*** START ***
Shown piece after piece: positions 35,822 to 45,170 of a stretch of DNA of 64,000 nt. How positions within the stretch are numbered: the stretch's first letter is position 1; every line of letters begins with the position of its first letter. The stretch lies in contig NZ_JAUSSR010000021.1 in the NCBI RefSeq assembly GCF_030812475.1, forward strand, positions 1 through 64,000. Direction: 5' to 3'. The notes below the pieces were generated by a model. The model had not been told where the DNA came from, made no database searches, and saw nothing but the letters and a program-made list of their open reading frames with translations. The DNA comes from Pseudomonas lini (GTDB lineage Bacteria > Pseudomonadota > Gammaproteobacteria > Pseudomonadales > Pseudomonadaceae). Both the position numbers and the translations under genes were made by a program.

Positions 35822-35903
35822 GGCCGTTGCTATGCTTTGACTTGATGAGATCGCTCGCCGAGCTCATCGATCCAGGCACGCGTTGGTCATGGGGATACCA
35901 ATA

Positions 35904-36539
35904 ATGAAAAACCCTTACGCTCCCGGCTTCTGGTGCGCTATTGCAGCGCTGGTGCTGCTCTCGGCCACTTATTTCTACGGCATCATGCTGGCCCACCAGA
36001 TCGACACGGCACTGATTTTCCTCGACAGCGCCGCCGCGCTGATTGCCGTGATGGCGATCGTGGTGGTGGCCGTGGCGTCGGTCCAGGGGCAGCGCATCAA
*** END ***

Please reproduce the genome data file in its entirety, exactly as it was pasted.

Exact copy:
Shown piece after piece: positions 35,822 to 45,170 of a stretch of DNA of 64,000 nt. How positions within the stretch are numbered: the stretch's first letter is position 1; every line of letters begins with the position of its first letter. The stretch lies in contig NZ_JAUSSR010000021.1 in the NCBI RefSeq assembly GCF_030812475.1, forward strand, positions 1 through 64,000. Direction: 5' to 3'. The notes below the pieces were generated by a model. The model had not been told where the DNA came from, made no database searches, and saw nothing but the letters and a program-made list of their open reading frames with translations. The DNA comes from Pseudomonas lini (GTDB lineage Bacteria > Pseudomonadota > Gammaproteobacteria > Pseudomonadales > Pseudomonadaceae). Both the position numbers and the translations under genes were made by a program.

Positions 35822-35903
35822 GGCCGTTGCTATGCTTTGACTTGATGAGATCGCTCGCCGAGCTCATCGATCCAGGCACGCGTTGGTCATGGGGATACCA
35901 ATA

Positions 35904-36539
35904 ATGAAAAACCCTTACGCTCCCGGCTTCTGGTGCGCTATTGCAGCGCTGGTGCTGCTCTCGGCCACTTATTTCTACGGCATCATGCTGGCCCACCAGA
36001 TCGACACGGCACTGATTTTCCTCGACAGCGCCGCCGCGCTGATTGCCGTGATGGCGATCGTGGTGGTGGCCGTGGCGTCGGTCCAGGGGCAGCGCATCAA